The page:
The Court is aware of no caselaw— and, not surprisingly, defendant has pointed to none— suggesting that search terms are unnecessary where the agency does not have a central searchable database. The need to disclose the search terms used to identify responsive documents may be equally— if not more— important where the agency lacks a centralized database and the searches were therefore done by individual document custodians.

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Similarly, defendant offers no support for its position that FOIA requests on " discrete" topics obviate the need to provide search terms. To the contrary, it is not enough for the agency to simply claim that the search terms were " evident from the request." What is obvious to one person may not be obvious to another. NHTSA failed to provide enough information from which the Court could conclude that the document custodians (excluding Mr. Abbott) conducted thorough and reasonable searches. With such a " discrete" topic, it would presumably have been very easy for the agency to have provided the document custodians with a list of appropriate search terms. In the absence of such a standardized search protocol, however, the agency must explain how each document custodian conducted the search of his or her own files.

C. Failure to Search Back-Up Tapes and Hard Drives

Third, plaintiff initially complained of NHTSA's failure to " state whether, and to what extent, NHTSA creates and maintains back-up tapes or other archives of employee e-mail." (Pl.'s Opp'n at 10.) In response, defendant offered an affidavit from Tim Schmidt, the Deputy Chief Information Officer for the U.S. Department of Transportation. Mr. Schmidt provided a detailed description of NHTSA's system of network servers and back-up drives. He explained that back-up hard drives and e-mail archives were not searched because they either do not exist or do not contain data in a searchable format. ( See Def.'s Reply at 8, citing Schmidt Decl.) Thus, it would have been unduly difficult to search those hard drives with a low likelihood of finding any additional responsive documents. ( Id. at 9, citing Schmidt Decl.)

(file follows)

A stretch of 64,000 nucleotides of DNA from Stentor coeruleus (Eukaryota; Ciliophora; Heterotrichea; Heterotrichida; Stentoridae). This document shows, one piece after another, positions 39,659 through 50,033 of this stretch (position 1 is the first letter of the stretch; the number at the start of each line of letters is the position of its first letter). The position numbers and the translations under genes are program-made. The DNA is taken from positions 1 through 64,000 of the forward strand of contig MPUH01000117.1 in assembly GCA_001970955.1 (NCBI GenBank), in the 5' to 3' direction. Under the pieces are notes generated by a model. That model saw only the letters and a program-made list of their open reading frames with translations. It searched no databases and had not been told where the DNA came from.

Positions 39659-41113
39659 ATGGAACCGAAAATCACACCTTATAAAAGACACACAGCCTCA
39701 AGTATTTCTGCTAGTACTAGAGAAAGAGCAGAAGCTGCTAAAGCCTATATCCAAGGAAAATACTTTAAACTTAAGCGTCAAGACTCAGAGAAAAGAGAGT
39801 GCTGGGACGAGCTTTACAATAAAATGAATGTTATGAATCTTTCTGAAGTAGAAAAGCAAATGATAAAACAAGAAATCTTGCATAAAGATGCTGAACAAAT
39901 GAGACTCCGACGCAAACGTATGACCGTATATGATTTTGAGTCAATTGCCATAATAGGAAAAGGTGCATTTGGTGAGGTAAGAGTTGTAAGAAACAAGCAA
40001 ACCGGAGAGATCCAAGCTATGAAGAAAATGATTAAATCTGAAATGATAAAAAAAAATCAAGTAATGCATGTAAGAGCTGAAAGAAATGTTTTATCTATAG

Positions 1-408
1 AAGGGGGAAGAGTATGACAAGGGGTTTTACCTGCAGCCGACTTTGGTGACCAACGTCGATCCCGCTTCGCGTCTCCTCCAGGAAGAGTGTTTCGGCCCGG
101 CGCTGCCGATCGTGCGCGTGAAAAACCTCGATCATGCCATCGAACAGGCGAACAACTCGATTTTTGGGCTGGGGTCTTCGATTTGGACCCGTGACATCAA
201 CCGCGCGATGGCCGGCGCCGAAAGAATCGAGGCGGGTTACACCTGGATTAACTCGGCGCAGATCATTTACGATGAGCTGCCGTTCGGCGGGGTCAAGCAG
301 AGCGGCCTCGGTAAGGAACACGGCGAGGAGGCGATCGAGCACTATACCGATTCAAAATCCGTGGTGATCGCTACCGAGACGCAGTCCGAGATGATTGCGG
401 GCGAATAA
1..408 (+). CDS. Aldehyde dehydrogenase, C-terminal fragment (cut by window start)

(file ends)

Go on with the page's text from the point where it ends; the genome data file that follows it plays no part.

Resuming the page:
In its reply, plaintiff does not challenge those assertions. Instead, plaintiff notes that none of defendant's objections to searching its archived materials applies to the network drive locations assigned to each user. Specifically, plaintiff points to Mr. Schmidt's explanation that individual users can choose to store emails on their personal network drives, and does not claim that it would be " difficult and time consuming" to retrieve information from those drives. (Pl.'s Reply at 5.) Plaintiff acknowledges that Mr. Abbott did, in fact, search his personal network storage drive, but complains that NHTSA has not demonstrated that the other nine custodians did the same. ( Id. )

As an initial matter, the Court cannot conclude that NHTSA was required to search all back-up tapes and archived materials in order to satisfy its search obligations. All that this Circuit has required is that an agency explain " whether backup tapes of any potential relevance exist," and if so, " whether there is any practical obstacle to searching them." Ancient Coin Collectors Guild v. U.S. Dep't of State, 641 F.3d 504, 515 (D.C.Cir.2011). Here, the Court finds that Mr. Schmidt's declaration sufficiently demonstrates that it would have been " impossible, impractical, or futile," id. at 514, to search the Exchange Server or the back-up hard drives because those files were " not organized for retrieval of individual documents or files, but rather for purposes of disaster recovery." Stewart v. U.S. Dep't of Interior, 554 F.3d 1236, 1243-44 (10th Cir.2009) (cited in Ancient Coin Collectors, 641 F.3d at 514). Thus, NHTSA was not required to search those files for any documents responsive to plaintiff's FOIA request.

Moreover, with respect to the individual users' personal network drives, plaintiff's allegations lack merit. Defendant has submitted a supplemental declaration with its reply explaining that, in response to plaintiff's FOIA request, the NHTSA FOIA

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Specialist instructed the potential document custodians to search " their email (including the Inbox, Sent Items, Drafts, Deleted Items, and Archive subfolders), their network and personal computer drives, and office and personal paper files for all responsive documents." (Second DiMarsico Decl. ¶ 9 (emphasis added).) Thus, plaintiff incorrectly asserts that NHTSA has " failed to show" that " the network storage drives assigned to the other nine record ‘ custodians' have been similarly examined." (Pl.'s Reply at 5.) Given plaintiff's inaccurate premise, the Court cannot invalidate the search on this basis.